Three times a year, book collectors gather to attend major antiquarian book fairs in the U.S.--this year they will be held in the San Francisco Bay Area of California in February, New York City in March, and Boston in November. To facilitate and encourage participation, Fine Books pulls together information about the book fairs, auctions, exhibitions, and more available to those who would like to join in the fun during each Rare Book Week.

Screen Shot 2017-01-17 at 7.59.11 PM.pngWithout further ado, we present this year’s edition of Rare Book Week West, which runs (roughly) February 5-12. Here you’ll find information about the upcoming California International Antiquarian Book Fair, the CODEX book fair and symposium, a special PBA Galleries auction, and a dozen exhibitions and events (e.g., receptions, classes, open houses) of related bibliophilic interest, plus a few suggestions for “bookish browsing” while in the Bay Area. From the American Bookbinders Museum to the William Blake Gallery, whether your interest is in private press or Chinese book design or Alice in Wonderland, if you’re headed to Cali for the book fair(s), be sure to check out our guide.


The United States Mint will release the first ever Lady Liberty coin featuring an African American woman in 2017. The 24-karat, 1-ounce coin will go on sale April 6 with a $100 face value. The actual sale price of the coin, however, will be far in excess of the $100 as gold is currently valued at over $1,000/ounce.

The African American Lady Liberty coin will be the first in a series, which will feature ethnically diverse women. An Asian, Hispanic, and Indian Lady Liberty coin are all in the works, with plans for new Lady Liberty coins to be released at two-year intervals. The goal is “to reflect the cultural and ethnic diversity of the United States,” said the US Mint in a statement.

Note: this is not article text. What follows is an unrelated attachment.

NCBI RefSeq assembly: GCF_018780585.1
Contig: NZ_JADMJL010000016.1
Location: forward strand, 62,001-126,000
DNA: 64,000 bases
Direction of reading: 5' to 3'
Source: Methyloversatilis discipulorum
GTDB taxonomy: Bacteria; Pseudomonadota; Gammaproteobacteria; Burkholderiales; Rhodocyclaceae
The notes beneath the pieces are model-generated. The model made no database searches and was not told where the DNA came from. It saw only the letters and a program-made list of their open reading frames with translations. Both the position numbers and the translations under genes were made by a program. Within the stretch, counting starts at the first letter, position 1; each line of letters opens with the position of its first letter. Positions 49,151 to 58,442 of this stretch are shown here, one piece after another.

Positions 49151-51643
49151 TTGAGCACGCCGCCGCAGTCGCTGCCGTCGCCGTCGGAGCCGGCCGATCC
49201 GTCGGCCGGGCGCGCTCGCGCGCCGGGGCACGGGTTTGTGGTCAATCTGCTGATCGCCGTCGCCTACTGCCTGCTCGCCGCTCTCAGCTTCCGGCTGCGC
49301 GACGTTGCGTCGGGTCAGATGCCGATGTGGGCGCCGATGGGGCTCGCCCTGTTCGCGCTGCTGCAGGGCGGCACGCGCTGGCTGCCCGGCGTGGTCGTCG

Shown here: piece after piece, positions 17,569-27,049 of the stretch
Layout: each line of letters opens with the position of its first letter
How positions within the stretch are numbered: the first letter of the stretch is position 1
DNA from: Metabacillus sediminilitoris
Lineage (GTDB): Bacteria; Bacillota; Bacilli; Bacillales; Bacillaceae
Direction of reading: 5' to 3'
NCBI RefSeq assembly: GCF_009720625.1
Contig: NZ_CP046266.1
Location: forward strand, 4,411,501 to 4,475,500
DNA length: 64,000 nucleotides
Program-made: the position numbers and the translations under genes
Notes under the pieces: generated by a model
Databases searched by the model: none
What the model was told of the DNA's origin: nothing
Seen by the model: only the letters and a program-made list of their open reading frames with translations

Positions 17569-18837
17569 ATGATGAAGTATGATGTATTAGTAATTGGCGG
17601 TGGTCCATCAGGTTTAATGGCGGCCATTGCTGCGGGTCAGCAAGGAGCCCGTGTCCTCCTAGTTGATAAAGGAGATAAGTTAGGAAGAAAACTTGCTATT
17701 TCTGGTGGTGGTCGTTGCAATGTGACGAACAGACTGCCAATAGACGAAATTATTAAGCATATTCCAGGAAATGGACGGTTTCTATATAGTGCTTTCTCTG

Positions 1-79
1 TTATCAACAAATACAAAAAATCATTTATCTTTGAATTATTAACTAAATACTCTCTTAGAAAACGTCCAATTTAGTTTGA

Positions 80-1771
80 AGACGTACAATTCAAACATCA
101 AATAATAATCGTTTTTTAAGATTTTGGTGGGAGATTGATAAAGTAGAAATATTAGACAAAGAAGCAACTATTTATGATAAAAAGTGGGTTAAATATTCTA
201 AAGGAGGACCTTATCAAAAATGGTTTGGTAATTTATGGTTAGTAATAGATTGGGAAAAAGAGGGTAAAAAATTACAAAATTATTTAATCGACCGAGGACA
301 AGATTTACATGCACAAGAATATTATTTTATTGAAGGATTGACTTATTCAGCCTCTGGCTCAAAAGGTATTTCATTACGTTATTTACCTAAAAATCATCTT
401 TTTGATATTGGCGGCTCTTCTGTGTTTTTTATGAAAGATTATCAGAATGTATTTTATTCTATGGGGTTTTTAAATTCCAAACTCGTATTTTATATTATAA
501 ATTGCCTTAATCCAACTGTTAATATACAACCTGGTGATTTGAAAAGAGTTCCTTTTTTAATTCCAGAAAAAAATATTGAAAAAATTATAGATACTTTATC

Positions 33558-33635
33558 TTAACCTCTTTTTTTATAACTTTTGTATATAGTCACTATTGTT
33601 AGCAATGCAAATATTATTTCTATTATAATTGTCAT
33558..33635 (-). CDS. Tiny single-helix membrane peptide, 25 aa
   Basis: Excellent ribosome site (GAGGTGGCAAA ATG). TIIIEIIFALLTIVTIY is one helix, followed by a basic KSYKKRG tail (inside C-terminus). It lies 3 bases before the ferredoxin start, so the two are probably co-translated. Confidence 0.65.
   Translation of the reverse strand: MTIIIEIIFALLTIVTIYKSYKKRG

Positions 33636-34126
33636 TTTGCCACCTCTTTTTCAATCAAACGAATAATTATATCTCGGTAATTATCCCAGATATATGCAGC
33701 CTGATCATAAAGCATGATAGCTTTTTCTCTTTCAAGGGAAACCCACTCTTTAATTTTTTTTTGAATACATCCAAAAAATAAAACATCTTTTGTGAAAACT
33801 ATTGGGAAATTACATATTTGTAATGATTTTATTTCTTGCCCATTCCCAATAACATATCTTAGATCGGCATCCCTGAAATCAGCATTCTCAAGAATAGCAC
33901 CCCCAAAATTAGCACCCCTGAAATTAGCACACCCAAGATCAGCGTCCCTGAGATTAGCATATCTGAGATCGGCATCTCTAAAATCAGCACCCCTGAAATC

The mint will produce 100,000 of the African American Lady Liberty coins. For those who can’t afford the price tag, the mint will also produce 100,000 “medals,” silver reproductions of the Lady Liberty image that will sell for around $40 to $50.

Image from the United States Mint

In honor of Martin Luther King Jr. Day, we’re sharing one of the images from our current issue’s feature story about a collection of printed material related to the Vietnam War. This is King’s February 1967 anti-war speech, “The Casualties of the War in Vietnam,” signed by King.

Martin Luther King signed speech Casualties of The War #2 300 dpi copy.jpgAs the Los Angeles Times reports today, it was fifty years ago this month that King turned his attention to Vietnam, after reading a 28-page essay documenting the use of napalm. “King began agitating against the Vietnam War, a lesser-remembered chapter of his career in which the preacher once again launched an unpopular battle against the prevailing opinions of the establishment, the broader public and even some allies.”

In another Vietnam-related speech, given in New York just two months after “Casualties,” King said, “If America’s soul becomes totally poisoned, part of the autopsy must read ‘Vietnam.’” That sentiment certainly harmonizes with the point of view of former Marine and novelist Karl Marlantes, who wrote a piece for the New York Times just last week titled “Vietnam: The War That Killed Trust.”

Image Courtesy of Stuart Lutz Historic Documents, Inc.

On the first of the year, AB-1570 Collectibles: Sale of Autographed Memorabilia went into effect in the state of California, requiring all dealers of any autographed material worth more than five dollars to fill out a certificate of authenticity (COA) specifying date of sale, the dealer’s name and street address, and the name and address of the person from whom the autographed item was acquired if the item was not signed in the presence of a dealer. While AB-1570’s goals are to prevent the distribution of forged autographs, many booksellers feel they’ve been swept up by a vague law with onerous requirements and that portions constitute an invasion of privacy, citing possible violations of California’s Reader Privacy Act of 2011. 

AB-1570 is an updated version of a law passed in 1992 that applied to sports memorabilia in an effort to stem the tide of a multi-billion dollar forgery industry. Sponsored by former Assemblywoman Ling-Ling Chang (R-Diamond Bar), the bill received vocal support from actor Mark Hamill, better known to fans as Luke Skywalker of the “Star Wars” films. Hamill had become increasingly frustrated with seeing movie memorabilia for sale with his faked signature.